The government announced on Tuesday a raft of measures to unclog the replacement of withdrawn currency with new banknotes, a less-than-smooth process that has seen millions queue up outside banks and ATMs for cash .
Economic affairs secretary Shaktikanta Das said banks will mark with indelible ink the fingers of people exchanging old currency at counters to stop them from coming back repeatedly and choking queues.
The process – similar to the indelible ink used in elections to tag voters – will start in major cities from Tuesday. The government has blamed the long lines outside banks on unscrupulous elements using ordinary citizens to exchange illegal cash by multiple transactions.
Indelible ink is only for exchange of old notes.— Shaktikanta Das (@DasShaktikanta) November 15, 2016
Das also said Jan Dhan accounts with deposits above Rs 50,000 will be closely monitored following reports that many were using the accounts – opened by mostly the poor people – to park illegal incomes.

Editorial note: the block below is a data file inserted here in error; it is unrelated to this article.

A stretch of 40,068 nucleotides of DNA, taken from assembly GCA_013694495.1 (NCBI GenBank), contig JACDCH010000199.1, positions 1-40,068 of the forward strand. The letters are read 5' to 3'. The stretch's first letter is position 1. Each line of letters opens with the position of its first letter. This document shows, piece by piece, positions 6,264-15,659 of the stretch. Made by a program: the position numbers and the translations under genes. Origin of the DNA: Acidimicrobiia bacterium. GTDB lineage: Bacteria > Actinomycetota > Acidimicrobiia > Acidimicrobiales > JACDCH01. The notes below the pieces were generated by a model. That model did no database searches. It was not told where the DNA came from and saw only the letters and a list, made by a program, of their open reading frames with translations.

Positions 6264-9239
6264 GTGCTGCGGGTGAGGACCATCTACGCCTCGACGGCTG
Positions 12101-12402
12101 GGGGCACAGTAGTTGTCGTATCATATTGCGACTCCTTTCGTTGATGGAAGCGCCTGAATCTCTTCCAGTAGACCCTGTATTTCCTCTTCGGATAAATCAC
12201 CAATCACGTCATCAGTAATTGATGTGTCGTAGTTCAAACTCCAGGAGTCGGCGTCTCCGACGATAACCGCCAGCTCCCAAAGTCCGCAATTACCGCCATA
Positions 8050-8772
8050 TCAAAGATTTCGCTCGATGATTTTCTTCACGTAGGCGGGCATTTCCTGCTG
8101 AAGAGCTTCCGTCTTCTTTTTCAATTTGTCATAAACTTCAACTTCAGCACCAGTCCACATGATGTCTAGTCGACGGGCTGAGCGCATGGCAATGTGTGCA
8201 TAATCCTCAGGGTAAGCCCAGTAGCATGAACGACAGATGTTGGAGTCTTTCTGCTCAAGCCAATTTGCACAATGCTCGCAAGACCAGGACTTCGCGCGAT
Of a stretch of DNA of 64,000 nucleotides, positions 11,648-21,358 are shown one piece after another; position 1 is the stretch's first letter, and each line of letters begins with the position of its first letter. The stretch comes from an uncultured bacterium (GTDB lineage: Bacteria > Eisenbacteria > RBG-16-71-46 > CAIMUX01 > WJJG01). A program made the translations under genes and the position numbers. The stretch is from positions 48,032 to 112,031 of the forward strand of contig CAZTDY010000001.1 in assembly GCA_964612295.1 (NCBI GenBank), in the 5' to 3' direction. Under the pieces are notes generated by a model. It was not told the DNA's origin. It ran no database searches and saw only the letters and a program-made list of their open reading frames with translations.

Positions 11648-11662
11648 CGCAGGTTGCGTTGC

He also quashed rumours that the new Rs 2000 note was fake because it was bleeding colour. He said all genuine currency, including Rs 100 notes, would bleed some colour because of the nature of the ink. “When you rub a piece of cotton with a note, if it doesn’t leave some colour, it is a sign that the note is fake.”
The government is struggling to deal with the deluge of people lined up to exchange or deposit cash after Prime Minister Narendra Modi announced a surprise recall of Rs 500 and Rs 1000 notes last Tuesday.
The move was aimed at draining illegal wealth from the economy but has caused massive hardships for ordinary citizens, especially in remote areas with little financial network.
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